Shooting the Breeze
Proper firearms cleaning

Rod Carpenter

There are probably as many opinions on the proper way to clean a firearm as there are elbows in the world. I have read and watched every expert on the topic I can find, and after exhaustive research I have determined that the best way to clean a firearm is to not do it. Wipe off your sweaty fingerprints and put it away. Seriously, chances are pretty good that we clean our guns way too often. The drive to clean has been imparted into us by our ancestors who fought against the corrosive effects of the old school primers and powder that was very dirty and attracted moisture to rust and pit the barrels of their guns. The components we have today are inert and will not corrode your bore no matter how long you go without scrubbing it out.

Lets take a look at the bore of your rifle. No matter how expensive, all barrels have some imperfections and tool marks in them. When you fire bullets down a clean barrel, jacket material is torn off to fill in the imperfections in the barrel and smoothes out the rough spots, or “conditions” it. That is why everyone agrees that you need to fire a couple of shots from a clean barrel before you hunt or seriously compete with it. Until the barrel is conditioned by the passing bullets, it is going to shoot to a different point of aim. So why scrub it all out, just so you can put it back in before returning to your best accuracy?

Also, cleaning is not a benign activity. No matter what you use in the cleaning process, you are making changes to your barrel. And if poor techniques are used, you can cause serious damage. Cleaning rods can wear grooves in the barrel, and it isn’t very hard to mess up the crown of the barrel which seriously affects accuracy. In an interview with Long Range Shooters of Utah, available on Youtube, John Krieger of Krieger Barrels states that the less cleaning you do the better. George Gardner, builder of GA Precision Rifles agrees.

“Aha!” You say, bench rest shooters are notoriously fastidious about cleaning. That is true, but you need to remember that they also get pretty much unlimited sighters during a match to recondition the bore after cleaning. Also, the bench rest crowd change barrels more often than you change socks. Take a look at the Precision Rifle dudes and dudettes. They are trying to hit little steel plates way out there with no practice shots. They will go 1000 rounds or more without cleaning.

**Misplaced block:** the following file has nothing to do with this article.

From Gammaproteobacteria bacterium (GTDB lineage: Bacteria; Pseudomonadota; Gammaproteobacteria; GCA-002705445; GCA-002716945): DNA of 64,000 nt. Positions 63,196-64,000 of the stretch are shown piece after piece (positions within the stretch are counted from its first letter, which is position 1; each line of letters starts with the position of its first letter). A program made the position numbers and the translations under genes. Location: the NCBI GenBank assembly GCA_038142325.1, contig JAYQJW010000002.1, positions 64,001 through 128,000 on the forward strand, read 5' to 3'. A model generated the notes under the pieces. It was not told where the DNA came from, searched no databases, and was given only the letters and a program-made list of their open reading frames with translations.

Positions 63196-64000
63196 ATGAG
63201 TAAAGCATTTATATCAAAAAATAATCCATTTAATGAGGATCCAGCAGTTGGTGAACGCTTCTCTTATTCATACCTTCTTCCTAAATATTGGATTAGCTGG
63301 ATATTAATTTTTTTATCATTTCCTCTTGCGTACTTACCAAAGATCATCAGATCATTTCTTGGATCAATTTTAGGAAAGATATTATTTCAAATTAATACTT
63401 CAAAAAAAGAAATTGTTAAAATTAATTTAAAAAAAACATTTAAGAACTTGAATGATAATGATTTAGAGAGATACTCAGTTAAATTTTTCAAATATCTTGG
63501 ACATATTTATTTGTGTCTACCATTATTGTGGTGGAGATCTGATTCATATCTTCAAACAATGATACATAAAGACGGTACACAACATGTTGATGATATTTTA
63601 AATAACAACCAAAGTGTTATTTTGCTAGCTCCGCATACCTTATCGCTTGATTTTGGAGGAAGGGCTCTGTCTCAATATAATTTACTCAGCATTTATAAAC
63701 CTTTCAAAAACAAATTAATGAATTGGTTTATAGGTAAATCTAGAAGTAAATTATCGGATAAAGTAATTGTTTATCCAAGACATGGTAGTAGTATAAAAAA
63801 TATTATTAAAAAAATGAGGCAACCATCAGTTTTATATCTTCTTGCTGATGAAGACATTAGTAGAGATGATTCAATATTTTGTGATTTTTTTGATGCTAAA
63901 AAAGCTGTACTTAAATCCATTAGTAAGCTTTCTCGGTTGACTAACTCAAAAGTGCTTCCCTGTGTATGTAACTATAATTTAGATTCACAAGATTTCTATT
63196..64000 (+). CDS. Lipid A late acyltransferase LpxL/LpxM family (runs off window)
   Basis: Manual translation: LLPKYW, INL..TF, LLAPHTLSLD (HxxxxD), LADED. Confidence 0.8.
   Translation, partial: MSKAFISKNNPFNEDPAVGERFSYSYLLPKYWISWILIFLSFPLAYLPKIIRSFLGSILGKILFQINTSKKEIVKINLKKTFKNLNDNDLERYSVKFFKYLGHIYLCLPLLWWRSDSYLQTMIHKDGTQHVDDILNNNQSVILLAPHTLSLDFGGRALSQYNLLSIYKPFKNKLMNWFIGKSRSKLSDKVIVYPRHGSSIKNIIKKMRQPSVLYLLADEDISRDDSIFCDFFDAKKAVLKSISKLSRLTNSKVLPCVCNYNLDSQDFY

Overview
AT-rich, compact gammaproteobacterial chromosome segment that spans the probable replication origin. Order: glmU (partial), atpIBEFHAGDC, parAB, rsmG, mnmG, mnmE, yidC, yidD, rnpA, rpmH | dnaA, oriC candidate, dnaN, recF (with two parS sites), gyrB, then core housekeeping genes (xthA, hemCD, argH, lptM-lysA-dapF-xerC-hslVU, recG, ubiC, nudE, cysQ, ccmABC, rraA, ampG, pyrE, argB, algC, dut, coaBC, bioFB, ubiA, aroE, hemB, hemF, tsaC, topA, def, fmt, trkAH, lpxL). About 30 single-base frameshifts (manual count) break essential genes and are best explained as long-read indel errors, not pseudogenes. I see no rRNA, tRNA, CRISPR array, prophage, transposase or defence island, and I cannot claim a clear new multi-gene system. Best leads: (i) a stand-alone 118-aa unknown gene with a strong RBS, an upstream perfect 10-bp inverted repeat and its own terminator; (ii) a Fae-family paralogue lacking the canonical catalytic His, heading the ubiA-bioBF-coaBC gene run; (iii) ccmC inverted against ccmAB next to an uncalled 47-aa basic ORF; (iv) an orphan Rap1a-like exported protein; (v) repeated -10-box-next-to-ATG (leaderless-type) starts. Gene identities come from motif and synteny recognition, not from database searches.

Sadly, the day will come when accuracy does begin to fall off. When this happens is individual to the barrel. Or, you will subject your gun to wet and nasty conditions and it will need to be properly cleaned to prevent rusting. When that day comes, there is a right way to go about it.

As we all know, every good “how to” starts with a list of the proper equipment. If you are cleaning a bolt action a properly fitting bore guide is cheap and worth its weight in gold. If you have to clean from the muzzle, get a muzzle guard. A good quality, one piece, coated cleaning rod is a great investment that will last you a life time if your kids don’t use it to sword fight. The good old jointed rods are just crap and should be avoided like the plague. Quality jags, and or properly fitting bore brushes are worth the money as well. You can buy linen or cotton patches, but sometimes I cut my patches out of old cotton shirts. Finally, some cleaning solvent. Most of the solvents are the market today work just fine. I tend to shy away from abrasive and ammonia based solvents because they have the potential to damage barrels.

As I said last time, there are more than a few opinions on the best way to clean a barrel, and I will say right now that many of them are probably just fine. However, there are some things you need to keep in mind. First of all, whenever possible it is best to clean from the chamber end of the barrel. This minimizes the chance of damaging the crown. The crown is there for more than just good looks. It gives the last gentle guiding hand to the bullet as it leaves the barrel. If the crown has blemishes or burrs, accuracy will suffer. This is pretty easy to do with bolt action rifles, but some disassembly will be needed for semi auto’s and just isn’t possible on most revolvers, pumps, and lever actions, but you are going to use a muzzle guard and will be ok.

Soak a patch in solvent, and using a properly fitting jag, push it through the barrel. The patch should be snug enough to catch on the rifling and cause the cleaning rod to rotate as it passes down the barrel. It should not be so tight that it causes the rod to flex. The bowed rod will rub on the interior of the bore and do bad things. Now do the manly thing and read the instructions on your bottle of solvent. They will tell you how long to let it sit. Resist the urge to shove patch after patch down the bore. Let the solvent do its thing. While you are waiting, take the time to look over the action and other moving parts. Use a solvent soaked rag to wipe out any fouling you see. An old toothbrush works well to get in the hard to reach areas, and then wipe off the extra solvent and your sweaty fingerprints with a clean rag. Apply a VERY light coating of gun oil to bolt lugs and other moving parts. More is not better than less. When you come back, run a dry path down the bore and another solvent soaked patch and let it sit a while. Repeat until a dry patch doesn’t show the blue-green hue of copper, and you’re done. If you plan to store the firearm for an extended period of time it is a good idea to run a final patch, LIGHTLY soaked in gun oil down the bore before putting it away.

Rod Carpenter is an avid sportsman, certified registered nurse anesthetist and president of the Bear Creek Shooting Range. Contact the authors of this column at

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